How child support & alimony can affect getting a mortgage


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When you apply to purchase or refinance a home, the mortgage lender adds your monthly fixed expenses to your housing payment, creating a debt-to-income ratio. When this figure is expressed as your total monthly expenses (counting that housing payment) divided into your monthly income, it becomes a payment-to-income ratio.

Fannie Mae and Freddie Mac allow this ratio to be up to 50 percent. The Federal Housing Administration sometimes allows it to be as high as 55 percent. 

When you have a monthly debt payment, it takes $2 of income to offset every dollar of debt. For example, if you have a $500 monthly car payment, $1,000 of income is needed to offset that debt.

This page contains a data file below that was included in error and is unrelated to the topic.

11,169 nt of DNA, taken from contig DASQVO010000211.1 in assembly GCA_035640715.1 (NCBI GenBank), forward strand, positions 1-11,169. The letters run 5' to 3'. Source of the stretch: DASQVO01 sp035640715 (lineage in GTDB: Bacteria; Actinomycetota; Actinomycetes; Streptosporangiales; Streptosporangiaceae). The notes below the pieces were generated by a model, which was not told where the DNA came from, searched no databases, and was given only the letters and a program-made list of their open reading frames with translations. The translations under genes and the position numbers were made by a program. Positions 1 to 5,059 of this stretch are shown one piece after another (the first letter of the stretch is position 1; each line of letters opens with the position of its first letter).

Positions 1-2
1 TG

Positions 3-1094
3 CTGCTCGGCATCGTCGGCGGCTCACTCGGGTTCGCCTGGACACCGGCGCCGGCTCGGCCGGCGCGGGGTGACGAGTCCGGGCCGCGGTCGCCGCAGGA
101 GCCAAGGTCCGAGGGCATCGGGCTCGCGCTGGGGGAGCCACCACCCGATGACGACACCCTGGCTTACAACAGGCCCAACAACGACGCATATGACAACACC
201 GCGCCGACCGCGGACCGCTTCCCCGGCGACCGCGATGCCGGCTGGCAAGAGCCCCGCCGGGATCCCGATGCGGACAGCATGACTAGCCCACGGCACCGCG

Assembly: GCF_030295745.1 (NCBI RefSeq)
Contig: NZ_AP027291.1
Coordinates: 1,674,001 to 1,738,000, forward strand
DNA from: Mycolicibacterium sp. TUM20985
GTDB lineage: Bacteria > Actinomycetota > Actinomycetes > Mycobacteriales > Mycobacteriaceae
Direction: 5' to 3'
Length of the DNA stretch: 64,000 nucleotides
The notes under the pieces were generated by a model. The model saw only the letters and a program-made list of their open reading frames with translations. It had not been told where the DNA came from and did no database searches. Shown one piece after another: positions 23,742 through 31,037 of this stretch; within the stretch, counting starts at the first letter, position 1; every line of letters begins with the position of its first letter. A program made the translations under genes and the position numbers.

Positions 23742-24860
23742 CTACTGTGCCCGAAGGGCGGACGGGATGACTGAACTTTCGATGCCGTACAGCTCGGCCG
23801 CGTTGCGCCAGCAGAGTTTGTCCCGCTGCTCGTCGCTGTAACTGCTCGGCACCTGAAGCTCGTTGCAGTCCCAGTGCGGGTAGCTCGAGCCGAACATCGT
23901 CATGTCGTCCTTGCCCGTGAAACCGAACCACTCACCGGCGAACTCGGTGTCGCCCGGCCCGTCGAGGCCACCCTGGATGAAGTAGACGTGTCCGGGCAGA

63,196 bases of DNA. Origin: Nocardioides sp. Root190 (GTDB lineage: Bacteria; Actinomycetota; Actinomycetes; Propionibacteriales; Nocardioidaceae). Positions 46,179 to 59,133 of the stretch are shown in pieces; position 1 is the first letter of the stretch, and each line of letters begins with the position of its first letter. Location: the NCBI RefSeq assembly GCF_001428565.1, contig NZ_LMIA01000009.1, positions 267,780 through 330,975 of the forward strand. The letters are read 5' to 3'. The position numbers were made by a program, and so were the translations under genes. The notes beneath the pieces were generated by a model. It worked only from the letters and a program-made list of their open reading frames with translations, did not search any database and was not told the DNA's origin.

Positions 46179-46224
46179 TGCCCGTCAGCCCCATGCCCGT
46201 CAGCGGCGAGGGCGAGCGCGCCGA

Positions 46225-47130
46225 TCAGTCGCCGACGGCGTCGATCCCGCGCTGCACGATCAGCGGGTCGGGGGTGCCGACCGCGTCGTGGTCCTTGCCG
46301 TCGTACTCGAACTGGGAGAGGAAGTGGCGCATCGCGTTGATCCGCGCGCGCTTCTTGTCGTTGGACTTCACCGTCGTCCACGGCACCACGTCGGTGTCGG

When you have an alimony obligation, that debt comes off of income and isn’t counted as a monthly debt. This actually allows you to borrow more when purchasing or refinancing a house. 

Child support, though, is counted as a monthly debt against income from the mortgage payment the same way a car or credit card payment is. 

A $500 monthly payment represents about $100,000 of spending power. That can mean the difference between a $400,000 home and a $500,000 one. This means that your purchasing power can be significantly altered by child support or alimony payments.

You can boost your borrowing potential by paying off debt to qualify for a mortgage (if you have the cash), getting a cosigner or changing your income.

If you’re looking to purchase or refinance a house, talk to a quality lender who can help you navigate your debt picture.

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